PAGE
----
Today and tomorrow, we hear from Jon L. Breen, winner of two Edgars, two Anthonys, a Macavity, an American Mystery Award, and an American Crime Writers League Award for his critical and nonfiction work. He has had seven novels and around a hundred short stories published.
His latest novel, the mystery Eye of God (Perseverance Press), is about the Orange County, California private eye firm of Hasp and Carpenter:
Things are going well for the partnership until Norm Carpenter, widely regarded as the brains of the outfit, tells Al Hasp that he has become a born-again Christian and intends to leave the firm. Al convinces him to work on one last case, for televangelist and faith healer Vincent Majors, who is looking for a traitor in his organization. Al believes Majors is a transparent phony and is sure exposure to him will bring Norm to his senses.
"To everyone I tell about this book," Breen says, "I emphasize that it is neither a religious nor an anti-religious novel, but one in which evangelical Christians are taken seriously as fully-developed characters, neither saints nor buffoons, which I don’t think happens much outside of the Christian market. The book is a private eye novel, a fairly clued puzzle, and I hope an entertaining experience for a wide range of readers."
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WHAT ARE YOUR WRITING HABITS?
Thanks to my weird combination of bone-idle laziness and an equally deep-seated sense of duty and responsibility, I work best with deadlines. If I turn out 1000 words of fiction in a day (book reviews and articles don’t count), I allow myself to do the sudoku in the morning paper.
ARE YOU AN "OUTLINE" OR "MAKE IT UP AS YOU GO" WRITER?
I’ll write the first few chapters without knowing exactly where the story is going, then work out the eventual solution but not every detail of how I’m going to get there. I rarely work from a detailed outline unless in collaboration.
WHAT IS THE BEST THING ANYONE SAID ABOUT YOUR BOOKS?
Because of my inherent modesty, it’s difficult for me to toot my own horn. But I should mention that the New York Times once compared me to Shakespeare. No, really. Their reviewer at the time, Newgate Callendar, likened Rachel Hennings and Stu Wellman in my 1984 novel The Gathering Place to Beatrice and Benedick of Much Ado About Nothing.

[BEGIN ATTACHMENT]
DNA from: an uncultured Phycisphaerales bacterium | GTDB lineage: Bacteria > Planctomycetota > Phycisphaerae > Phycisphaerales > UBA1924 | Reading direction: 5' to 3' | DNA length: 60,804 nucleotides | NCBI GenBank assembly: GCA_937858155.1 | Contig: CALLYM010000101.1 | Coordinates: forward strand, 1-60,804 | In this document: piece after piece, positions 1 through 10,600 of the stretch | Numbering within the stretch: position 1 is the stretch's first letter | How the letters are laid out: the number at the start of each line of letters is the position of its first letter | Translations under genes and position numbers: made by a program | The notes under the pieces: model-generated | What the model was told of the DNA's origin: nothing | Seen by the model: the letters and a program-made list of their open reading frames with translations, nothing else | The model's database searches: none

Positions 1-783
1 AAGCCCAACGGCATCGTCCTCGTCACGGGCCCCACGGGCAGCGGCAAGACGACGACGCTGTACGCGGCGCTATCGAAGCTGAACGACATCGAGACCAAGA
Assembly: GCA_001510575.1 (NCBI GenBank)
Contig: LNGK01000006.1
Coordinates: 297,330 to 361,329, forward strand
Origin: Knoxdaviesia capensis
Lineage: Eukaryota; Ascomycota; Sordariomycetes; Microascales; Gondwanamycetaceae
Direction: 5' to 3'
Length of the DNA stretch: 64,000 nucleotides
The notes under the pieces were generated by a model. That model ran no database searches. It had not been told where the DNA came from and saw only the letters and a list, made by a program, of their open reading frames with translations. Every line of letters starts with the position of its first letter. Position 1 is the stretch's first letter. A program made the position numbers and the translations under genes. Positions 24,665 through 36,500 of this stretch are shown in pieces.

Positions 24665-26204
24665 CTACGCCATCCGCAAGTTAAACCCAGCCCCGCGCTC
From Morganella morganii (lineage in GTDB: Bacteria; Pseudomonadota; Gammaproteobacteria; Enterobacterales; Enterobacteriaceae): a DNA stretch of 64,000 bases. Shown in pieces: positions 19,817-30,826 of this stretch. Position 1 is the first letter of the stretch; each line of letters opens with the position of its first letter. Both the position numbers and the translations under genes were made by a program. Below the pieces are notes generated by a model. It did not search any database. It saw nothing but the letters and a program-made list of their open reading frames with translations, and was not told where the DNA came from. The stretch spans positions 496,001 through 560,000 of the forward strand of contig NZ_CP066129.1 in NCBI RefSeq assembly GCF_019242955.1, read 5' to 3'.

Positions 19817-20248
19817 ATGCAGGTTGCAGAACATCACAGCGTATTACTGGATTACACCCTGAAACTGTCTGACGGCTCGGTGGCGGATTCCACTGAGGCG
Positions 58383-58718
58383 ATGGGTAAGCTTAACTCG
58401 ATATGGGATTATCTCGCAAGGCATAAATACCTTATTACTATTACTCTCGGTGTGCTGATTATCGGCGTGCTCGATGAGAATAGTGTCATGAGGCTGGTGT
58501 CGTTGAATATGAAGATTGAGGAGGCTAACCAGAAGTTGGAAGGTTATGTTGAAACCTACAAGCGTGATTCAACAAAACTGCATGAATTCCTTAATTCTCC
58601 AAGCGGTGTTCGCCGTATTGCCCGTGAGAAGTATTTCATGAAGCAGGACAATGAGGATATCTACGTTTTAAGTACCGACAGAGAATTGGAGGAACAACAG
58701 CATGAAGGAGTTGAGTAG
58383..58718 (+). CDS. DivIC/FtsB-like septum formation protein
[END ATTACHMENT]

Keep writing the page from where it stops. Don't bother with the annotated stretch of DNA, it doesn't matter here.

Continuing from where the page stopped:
My 1988 novel Touch of the Past got great notices in Britain, the London Times’s weekend reviewer praising its “high, glowing literacy” and the weekday reviewer finding it “full of good writing and nostalgic period detail,” while Julian Symons in The Independent said it “goes down as smoothly as a White Lady or Whisky Sour.”
WHAT IS THE WORST THING ANYONE SAID ABOUT YOUR BOOKS?
I’m not sure, but it was probably said by an anonymous scribe for either Kirkus or Publisher’s Weekly, both of which fine publications have been tough on me over the years. Kirkus, of course, holds everybody to a rigorous standard, but PW usually has softball reviews. Aside from print reviews, a work colleague once told me the trouble with my books was that the people were too nice.
HOW MANY BOOKS DO YOU READ A MONTH?
As book review columnist for Ellery Queen’s Mystery Magazine and Mystery Scene and an occasional reviewer (non-political) for The Weekly Standard, I probably average about 15 books a month.
AS A READER, WHAT MAKES A BOOK INTRIGUING TO YOU? (WHAT DOES A BOOK NEED FOR YOU TO PICK IT UP?)
For review, I select books I expect to enjoy, either because I know the author’s work already, the author’s reputation suggests it is worth trying, or something about the background or plot interests me. Publicity hype is much less likely to attract me than reading a few paragraphs for a sense of the style.
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Come back tomorrow for the second half of our Q&A with author and reviewer Jon L. Breen. Find out more about Eye of God at Perseverance Press. Find his bibliography at the Internet Book List.
Related link: Q&A: JON L. BREEN, PT 2
More mystery and thriller novelists:
Q&A: SANDRA BROWN (Ricochet)
Q&A: COLLEEN COBLE (Fire Dancer)
Q&A: CORNELIA READ (A Field of Darkness)
Q&A: T.L. HINES (Waking Lazarus)
Q&A: TASHA ALEXANDER (And Only to Deceive)